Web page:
You are here: BP HOME > ARAB > Etymological Dictionary of Arabic > record
Etymological Dictionary of Arabic

Choose languages

Choose images, etc.

Choose languages
Choose display
    Enter number of multiples in view:
  • Enable images
  • Enable footnotes
    • Show all footnotes
    • Minimize footnotes
Search-help
Choose specific texts..
Click to Expand/Collapse OptionEtymArab
Click to Expand/Collapse Optionʔ
Click to Expand/Collapse Optionbāʔ
Click to Expand/Collapse Optiontāʔ
Click to Expand/Collapse Optionṯāʔ
Click to Expand/Collapse Optionǧīm
Click to Expand/Collapse Optionḥāʔ
Click to Expand/Collapse Optionḫāʔ
Click to Expand/Collapse Optiondāl
Click to Expand/Collapse Optionḏāl
Click to Expand/Collapse Optionrāʔ
Click to Expand/Collapse Optionzāy
Click to Expand/Collapse Optionsīn
Click to Expand/Collapse Optionšīn
Click to Expand/Collapse Optionṣād
Click to Expand/Collapse Optionḍād
Click to Expand/Collapse Optionṭāʔ
Click to Expand/Collapse Optionẓāʔ
Click to Expand/Collapse Optionʕayn
Click to Expand/Collapse Optionġayn
Click to Expand/Collapse Optionfāʔ
Click to Expand/Collapse Optionqāf
Click to Expand/Collapse Optionkāf
Click to Expand/Collapse Optionlām
Click to Expand/Collapse Optionmīm
Click to Expand/Collapse Optionnūn
Click to Expand/Collapse Optionhāʔ
Click to Expand/Collapse Optionwāw
Click to Expand/Collapse Optionyāʔ
muqarnaṣ مُقرْنص , var. muqarnas , pl. ‑āt
ID 689 • Sw – • BP – • APD ... • Aut SG
QRNṢ
n., adj.
type of corbel employed as a decorative device in traditional Islamic and Persian architecture, architectural ornamentation reminiscent of stalactites – en.wiki .
According to Heinrichs1997, muqarnaṣ/s most likely is the PP of a denominative verb *qarnaṣ/s‑ , derived from Ar qurnās ‘mountain-nose, mountain-jut, overhanging cliff’. Other etymologies, such as the most common one—from Grk korōnís ‘crook-beaked, curved’—or from Syr mqarnas ‘hammered; grooved’, seem to be less plausible.
The word is not attested in medieval Arabic dictionaries as an element of architecture, but is mentioned as such in the travels of Ibn Ǧubayr (lC12). Given the appearance of the muqarnaṣ in architecture in eC11 (almost simultaneously in Iran and NAfrica), this seems to be one of the earliest attestations with the specialised meaning.
lC12 wa-dāḫila hāḏihi ’l-qubbati ṣanʕatun min al-qarnaṣati ’l-ǧiṣṣiyyati rāqiyatu ’l-ḥusn (Ibn Ǧubayr, Riḥla , 101), muqarnaṣāni qad zuyyinā bi-rasmin yataḍammanu ʔanwāʕan min al-ʔaṣbiġati ʔilā mā yaṭūlu waṣfuh (195), etc.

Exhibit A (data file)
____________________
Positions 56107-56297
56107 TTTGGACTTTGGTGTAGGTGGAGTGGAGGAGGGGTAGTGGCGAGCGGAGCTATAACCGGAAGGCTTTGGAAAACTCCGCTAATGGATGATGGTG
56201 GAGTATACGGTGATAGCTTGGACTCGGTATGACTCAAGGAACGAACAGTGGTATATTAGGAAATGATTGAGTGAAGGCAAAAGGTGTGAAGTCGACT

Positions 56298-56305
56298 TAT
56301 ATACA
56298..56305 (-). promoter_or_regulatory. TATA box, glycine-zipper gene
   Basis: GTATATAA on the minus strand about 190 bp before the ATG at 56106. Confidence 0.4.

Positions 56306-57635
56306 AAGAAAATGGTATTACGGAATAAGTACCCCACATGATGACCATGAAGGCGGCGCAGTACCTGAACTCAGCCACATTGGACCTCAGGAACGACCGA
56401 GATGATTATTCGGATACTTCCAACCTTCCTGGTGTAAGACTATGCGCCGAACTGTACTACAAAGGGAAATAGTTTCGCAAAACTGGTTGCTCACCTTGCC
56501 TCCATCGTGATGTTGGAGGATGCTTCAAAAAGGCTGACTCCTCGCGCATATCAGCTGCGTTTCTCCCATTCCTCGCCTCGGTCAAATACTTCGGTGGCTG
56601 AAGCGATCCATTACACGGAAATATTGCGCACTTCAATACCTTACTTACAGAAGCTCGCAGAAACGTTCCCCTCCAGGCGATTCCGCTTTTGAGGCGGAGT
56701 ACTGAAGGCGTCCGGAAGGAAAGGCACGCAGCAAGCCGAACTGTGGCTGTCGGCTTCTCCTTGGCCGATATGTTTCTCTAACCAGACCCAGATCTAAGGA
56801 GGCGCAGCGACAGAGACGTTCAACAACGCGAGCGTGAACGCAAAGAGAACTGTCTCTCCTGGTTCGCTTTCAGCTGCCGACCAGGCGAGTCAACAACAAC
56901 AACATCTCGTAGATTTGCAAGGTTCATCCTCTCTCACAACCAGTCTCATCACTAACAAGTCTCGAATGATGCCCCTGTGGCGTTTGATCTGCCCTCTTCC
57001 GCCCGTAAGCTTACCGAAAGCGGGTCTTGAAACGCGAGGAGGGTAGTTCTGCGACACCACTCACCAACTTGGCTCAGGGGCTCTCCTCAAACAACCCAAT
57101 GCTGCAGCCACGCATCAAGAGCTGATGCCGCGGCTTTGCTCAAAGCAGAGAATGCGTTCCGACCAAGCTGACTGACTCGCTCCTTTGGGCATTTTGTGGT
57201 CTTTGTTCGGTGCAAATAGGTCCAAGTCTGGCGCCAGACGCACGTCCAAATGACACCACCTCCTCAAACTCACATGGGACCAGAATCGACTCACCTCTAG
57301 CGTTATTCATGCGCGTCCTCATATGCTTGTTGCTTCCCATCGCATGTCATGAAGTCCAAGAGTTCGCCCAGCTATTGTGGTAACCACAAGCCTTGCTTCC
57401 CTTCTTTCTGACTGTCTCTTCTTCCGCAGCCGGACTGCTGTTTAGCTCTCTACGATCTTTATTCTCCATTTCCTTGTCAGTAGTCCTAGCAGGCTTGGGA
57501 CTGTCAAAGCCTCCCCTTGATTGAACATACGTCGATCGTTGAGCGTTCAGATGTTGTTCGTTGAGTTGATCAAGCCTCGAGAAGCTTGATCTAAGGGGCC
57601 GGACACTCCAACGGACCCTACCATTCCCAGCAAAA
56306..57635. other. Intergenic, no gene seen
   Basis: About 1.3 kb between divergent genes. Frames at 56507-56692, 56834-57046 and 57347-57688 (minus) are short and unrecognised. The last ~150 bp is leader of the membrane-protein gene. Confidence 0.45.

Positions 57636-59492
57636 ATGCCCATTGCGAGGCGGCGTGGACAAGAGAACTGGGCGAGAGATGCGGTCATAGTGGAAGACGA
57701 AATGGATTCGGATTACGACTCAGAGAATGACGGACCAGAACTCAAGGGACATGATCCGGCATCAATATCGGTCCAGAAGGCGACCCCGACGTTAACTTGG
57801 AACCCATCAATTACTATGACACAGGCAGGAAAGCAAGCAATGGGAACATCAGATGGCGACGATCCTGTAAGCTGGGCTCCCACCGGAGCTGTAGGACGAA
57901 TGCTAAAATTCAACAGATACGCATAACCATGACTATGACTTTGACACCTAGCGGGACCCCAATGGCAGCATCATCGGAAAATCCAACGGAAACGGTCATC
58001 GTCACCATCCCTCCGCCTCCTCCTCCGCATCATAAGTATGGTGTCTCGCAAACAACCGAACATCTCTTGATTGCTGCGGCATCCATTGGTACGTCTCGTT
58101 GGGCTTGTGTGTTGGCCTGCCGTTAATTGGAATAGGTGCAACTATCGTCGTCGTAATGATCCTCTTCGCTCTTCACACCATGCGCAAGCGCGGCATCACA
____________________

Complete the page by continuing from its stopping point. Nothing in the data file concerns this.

Medieval Ar dictionaries “present [for the root qrns/ṣ ] a bewildering jumble of meanings with no common denominator” (Heinrichs1997) and no relation to architecture. Cf. Kazimirski1860 [practically identical with Freytag1835]: qarnas 1) ‘muer (se dit d’un oiseau de proie)’. 2) ‘Courir avec rapidité pour fuir, et avoir alors les plumes du collier en désordre (se dit d’un coq au retour d’und combat)’. 3) ‘Avoir le chaperon sur les yeux, avoir les yeux bandés (se dit d’un oiseau de proie avant qu’on le lance sur la proie)’. qirnis = qirnās 2 . – qirnās 1) ‘rocher saillant et formant une fointe de terre’. 2) ‘Qui a les côtés du ventre très-saillants (chamelle)’. [3) Freytag1835: ‘Locus ubi deciduum gossipium in fila ducitur’. Kam. ] – qarānīsᵘ pl. ‘Les premiers flots du torrent qui arrivent charriant des débris et des fétus’. – muqarnas ‘Qui forme des retraits, qui est en étagère, en escalier (toit, etc.)’. [Freytag1835: ‘Scalae formam habens tectum . Kam. (Quod in quibusdam Kamusi exemplaribus sayf gladius pro saqf legitur, vitiosum est. ]’ // qarnaṣ‑ 1) = qarnas‑2 . 2) ‘Se procurer, acheter un faucon pour la chasse’. 3) ‘Être acheté pour la chasse (se dit d’un faucon)’. – qurnūṣ pl. qarānīṣᵘ 1) ‘Couture à l’empeigne de la bottine’. 2) ‘La partie antérieure, le devant d’une bottine’. – Of these, Lane vii (1885) has only qarnaṣa al-bāzī [acc] ‘he acquired for himself, permanently, for the chase, the hawk, or falcon (Ṣ, Ḳ, TA), by tying it up in order that its feathers might drop off (TA)’; [intrans.] q. al-bāzī [nom] ‘the hawk, or falcon, became a permanent acquisition’; bāz muqarnaṣ ‘a hawk, or falcon, permanently acquired for the chase (Ṣ, TA), by the means mentioned under qarnaṣ‑’. – Dozy gives also qurnās (aram. qôrnēs ) ‘marteau’. – muqarnas ‘sorte de faucon’. – qaranṣaẗ (esp.) ‘pointe de fer longue et aiguë qu’on met aux colliers des gros chiens’
According to Heinrichs1997 muqarnas/ṣ most likely is the PP of a denominative vb. *qarnas‑ from qurnās (or qirnās ) ‘mountain-nose (?)’, attested already in preIsl poetry (‘mountain-jut, overhanging cliff’); qarnas‑ would then have meant s.th. like ‘to furnish a structure with projecting overhanging elements’. (The etymology of qurnās itself, suggested by Y.M. Nawabi 1971, from an Iranian *gar-nās ‘mountain nose’, is discarded by Heinrichs as both wrong and unnecessary, given already its pre-Islamic occurrence in this sense.) – Less plausible etymologies (according to Heinrichs): < Syr mqarnas ‘hammered; grooved’ (qurnāsā ‘hammer’, qarnes ‘to hammer’); “unless one could prove that the use of the term originated in metalwork and was then transferred to architecture this etymology is unlikely”. – Little plausible [as, e.g., in EI2 , “muḳarnaṣ” (Behrens-Abouseif1991)]: < Grk korōnís ‘crook-beaked, curved’; no architectural meaning in Roman and Byzantine Grk; but “at some point in the history of the Greek language” the word korōnís also acquired (by extension?) the meaning of ‘cornice’. Heinrichs rejects this etymology mainly because, “if the muqarnas was developed in northeastern Iran, as Oleg Grabar suggests [...], the influence of Greek artists is less likely” (1997: 179).
http://www2.hf.uio.no/common/apps/permlink/permlink.php?app=polyglotta&context=record&uid=0c251d52-1a6e-11e6-98cc-0050569f23b2
Go to Wiki Documentation
Enhet: Det humanistiske fakultet   Utviklet av: IT-seksjonen ved HF
Login